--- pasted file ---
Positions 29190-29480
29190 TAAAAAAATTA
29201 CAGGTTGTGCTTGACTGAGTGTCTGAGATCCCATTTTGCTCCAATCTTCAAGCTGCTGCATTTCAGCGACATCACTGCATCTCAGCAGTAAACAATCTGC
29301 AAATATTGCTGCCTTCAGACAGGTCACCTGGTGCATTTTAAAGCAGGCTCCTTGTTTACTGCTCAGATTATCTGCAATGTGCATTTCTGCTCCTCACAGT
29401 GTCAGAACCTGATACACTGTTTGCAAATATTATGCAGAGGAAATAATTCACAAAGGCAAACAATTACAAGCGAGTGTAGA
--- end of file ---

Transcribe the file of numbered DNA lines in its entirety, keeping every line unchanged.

Positions 29190-29480
29190 TAAAAAAATTA
29201 CAGGTTGTGCTTGACTGAGTGTCTGAGATCCCATTTTGCTCCAATCTTCAAGCTGCTGCATTTCAGCGACATCACTGCATCTCAGCAGTAAACAATCTGC
29301 AAATATTGCTGCCTTCAGACAGGTCACCTGGTGCATTTTAAAGCAGGCTCCTTGTTTACTGCTCAGATTATCTGCAATGTGCATTTCTGCTCCTCACAGT
29401 GTCAGAACCTGATACACTGTTTGCAAATATTATGCAGAGGAAATAATTCACAAAGGCAAACAATTACAAGCGAGTGTAGA